This page contains a list of errata which have been discovered so far in the PDF version of YAHT (some of these may have already been corrected in the online HTML version - (imported)).

• Exercise 3.1: "We’ve seen that multiplication binds more tightly than division." - as far as I'm concerned, multiplication and division have the same priority, so they bind equally tightly. Maybe you meant addition vs multiplication or multiplication vs exponentiation? I see it has been fixed in the online version already.
• There is a bug in the solution to Exercise 7.1 on page 79, under "7.3 Partial Application" (see Advanced Language: Partial Application for the corresponding HTML version (which has already been corrected)), for which the exercise is stated as follows:

Exercises

Convert the following functions into point-free style, if possible.

```[...]

func5 f l = foldr (\x y -> f (y,x)) 0 l
```
• On page 81, text states

"we create a value, call it x, which has value Red. We then apply this to colorToRGB. We check to see if we can “match” x against Red. This match fails because according to the definition of Eq Color, Red is not equal to Yellow."

Clearly, the premise is wrong, the initial value x should be 'Yellow' in order for the rest of the paragraph to make sense.

• According to the page 172 of the PDF file, the solution is stated as follows:
```[...]

func5 = foldr (uncurry \$ flip f) 0
```

However, as pointed out by Michael Mossey on the Haskell-Beginners mailing list, that solution is actually incorrect.

Here is the correct solution:

```[...]

func5 = flip foldr 0 . flip . curry
```

As a sidenote, Daniel Fischer has provided a succinct way of verifying correctness of the solutions, using types, as follows:

A simple way to check for sanity of the results is:

Example:

```Prelude> :t flip foldr 0 . flip. curry
flip foldr 0 . flip. curry :: (Num c) => ((c, b) -> c) -> [b] -> c

Prelude> :t \f list -> foldr (\x y -> f (y,x)) 0 list
\f list -> foldr (\x y -> f (y,x)) 0 list :: (Num b) =>
((b, a) -> b) -> [a] -> b

Prelude> :t \f -> foldr (uncurry \$ flip f) 0
\f -> foldr (uncurry \$ flip f) 0 :: (Num b1) =>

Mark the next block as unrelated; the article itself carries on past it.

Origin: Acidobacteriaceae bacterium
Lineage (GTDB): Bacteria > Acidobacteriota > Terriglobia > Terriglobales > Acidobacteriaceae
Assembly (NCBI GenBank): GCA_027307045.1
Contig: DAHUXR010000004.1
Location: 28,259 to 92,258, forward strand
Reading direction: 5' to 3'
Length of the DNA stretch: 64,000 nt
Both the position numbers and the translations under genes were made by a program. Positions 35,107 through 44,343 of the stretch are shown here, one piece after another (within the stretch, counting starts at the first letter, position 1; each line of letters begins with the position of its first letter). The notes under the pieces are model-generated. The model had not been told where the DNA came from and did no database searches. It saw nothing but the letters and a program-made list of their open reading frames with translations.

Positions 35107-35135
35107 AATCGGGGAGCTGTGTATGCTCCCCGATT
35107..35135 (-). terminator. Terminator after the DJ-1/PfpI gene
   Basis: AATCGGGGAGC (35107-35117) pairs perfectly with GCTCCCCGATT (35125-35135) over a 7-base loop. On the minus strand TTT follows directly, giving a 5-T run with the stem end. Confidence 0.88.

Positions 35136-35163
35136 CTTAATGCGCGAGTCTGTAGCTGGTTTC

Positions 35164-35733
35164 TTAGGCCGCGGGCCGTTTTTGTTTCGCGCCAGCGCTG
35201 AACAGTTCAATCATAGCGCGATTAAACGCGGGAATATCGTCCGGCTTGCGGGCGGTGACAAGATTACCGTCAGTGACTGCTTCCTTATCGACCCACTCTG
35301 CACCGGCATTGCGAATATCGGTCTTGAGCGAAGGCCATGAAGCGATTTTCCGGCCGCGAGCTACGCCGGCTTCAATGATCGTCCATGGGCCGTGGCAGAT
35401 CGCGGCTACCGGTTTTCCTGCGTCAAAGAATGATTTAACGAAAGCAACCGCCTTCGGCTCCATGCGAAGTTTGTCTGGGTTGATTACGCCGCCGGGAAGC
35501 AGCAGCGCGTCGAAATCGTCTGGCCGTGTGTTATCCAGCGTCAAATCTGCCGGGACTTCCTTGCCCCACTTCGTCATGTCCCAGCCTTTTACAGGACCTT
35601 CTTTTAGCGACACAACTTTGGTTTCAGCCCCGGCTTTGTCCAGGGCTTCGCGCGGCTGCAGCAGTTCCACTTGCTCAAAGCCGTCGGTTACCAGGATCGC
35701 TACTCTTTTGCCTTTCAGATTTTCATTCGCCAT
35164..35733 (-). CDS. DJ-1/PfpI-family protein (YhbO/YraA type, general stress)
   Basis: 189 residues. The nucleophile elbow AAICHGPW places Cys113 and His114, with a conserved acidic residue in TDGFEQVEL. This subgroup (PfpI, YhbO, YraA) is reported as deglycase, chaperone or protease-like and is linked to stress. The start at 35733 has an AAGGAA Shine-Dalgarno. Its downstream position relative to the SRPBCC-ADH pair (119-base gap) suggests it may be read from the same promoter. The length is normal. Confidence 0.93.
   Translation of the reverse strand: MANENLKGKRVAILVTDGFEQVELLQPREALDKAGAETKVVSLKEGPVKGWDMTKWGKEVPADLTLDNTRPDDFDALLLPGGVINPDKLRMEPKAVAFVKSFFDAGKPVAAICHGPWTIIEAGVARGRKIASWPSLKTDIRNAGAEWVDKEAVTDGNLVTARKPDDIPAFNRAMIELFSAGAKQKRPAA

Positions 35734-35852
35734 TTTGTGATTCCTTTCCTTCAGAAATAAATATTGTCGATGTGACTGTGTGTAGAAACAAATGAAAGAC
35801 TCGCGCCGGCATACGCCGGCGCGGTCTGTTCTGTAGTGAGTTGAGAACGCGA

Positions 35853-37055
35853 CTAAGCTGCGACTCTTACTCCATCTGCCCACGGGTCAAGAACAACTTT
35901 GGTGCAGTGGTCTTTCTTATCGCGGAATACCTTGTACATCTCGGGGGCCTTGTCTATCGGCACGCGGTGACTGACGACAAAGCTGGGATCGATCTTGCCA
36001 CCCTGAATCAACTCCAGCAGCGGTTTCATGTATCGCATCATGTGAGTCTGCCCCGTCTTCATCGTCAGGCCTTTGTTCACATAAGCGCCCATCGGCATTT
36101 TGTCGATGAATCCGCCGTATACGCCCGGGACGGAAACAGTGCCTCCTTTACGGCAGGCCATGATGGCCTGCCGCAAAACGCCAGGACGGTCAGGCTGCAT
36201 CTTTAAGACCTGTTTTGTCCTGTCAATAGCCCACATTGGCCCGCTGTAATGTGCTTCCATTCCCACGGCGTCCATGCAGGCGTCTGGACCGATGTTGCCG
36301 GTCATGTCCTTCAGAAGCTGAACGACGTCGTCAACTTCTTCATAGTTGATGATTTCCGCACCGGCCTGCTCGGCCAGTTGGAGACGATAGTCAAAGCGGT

(b -> a -> b1 -> b1) -> [(a, b)] -> b1
```

So you see that your result has the correct type, while Hal's hasn't.

In the above-mentioned description, the first pair of two lines show that the type of

```flip foldr 0 . flip. curry
```

(i.e., the solution to verify) is

```(Num c) => ((c, b) -> c) -> [b] -> c
```

The second pair of two lines show that the type of

```\f list -> foldr (\x y -> f (y,x)) 0 list
```

(i.e., essentially the expression given in the exercise, which was `f l = foldr (\x y -> f (y,x)) 0 l`) is also

```(Num b) => ((b, a) -> b) -> [a] -> b
```

(Note that this is the same type as above, only written with renamed variables.)

The third pair of two lines show that the type of

```\f -> foldr (uncurry \$ flip f) 0
```

(i.e., the solution given by Hal in the PDF version of the tutorial) is

```(Num b1) => (b -> a -> b1 -> b1) -> [(a, b)] -> b1
```

which is a different type. Hence, the solution given by Hal is incorrect.

Note

(Thanks to both Michael Mossey and Daniel Fischer for their discussion on the Haskell-Beginners mailing list regarding this issue.)

-- Benjamin L. Russell

2. Exercise 4.11:

Exercises
4.11. Test whether the CPS-style fold mimicks either of foldr and foldl. If not, where is the difference?

It does not specify the "CPS-style fold" function, so the reader should assume that the exercise is about the previously defined cfold:

```cfold’ f z [] = z
cfold’ f z (x:xs) = f x z (\y -> cfold’ f y xs)
cfold f z l = cfold’ (\x t g -> f x (g t)) z l
```

But the solution given in YAHT is actually not about about this function. In fact, this function behaves exactly as foldr. The solution is about very similar function: the only difference is in the order of arguments for the second case of cfold', namely

```cfold' f z (x:xs) = f z x (\y -> cfold' f y xs)
```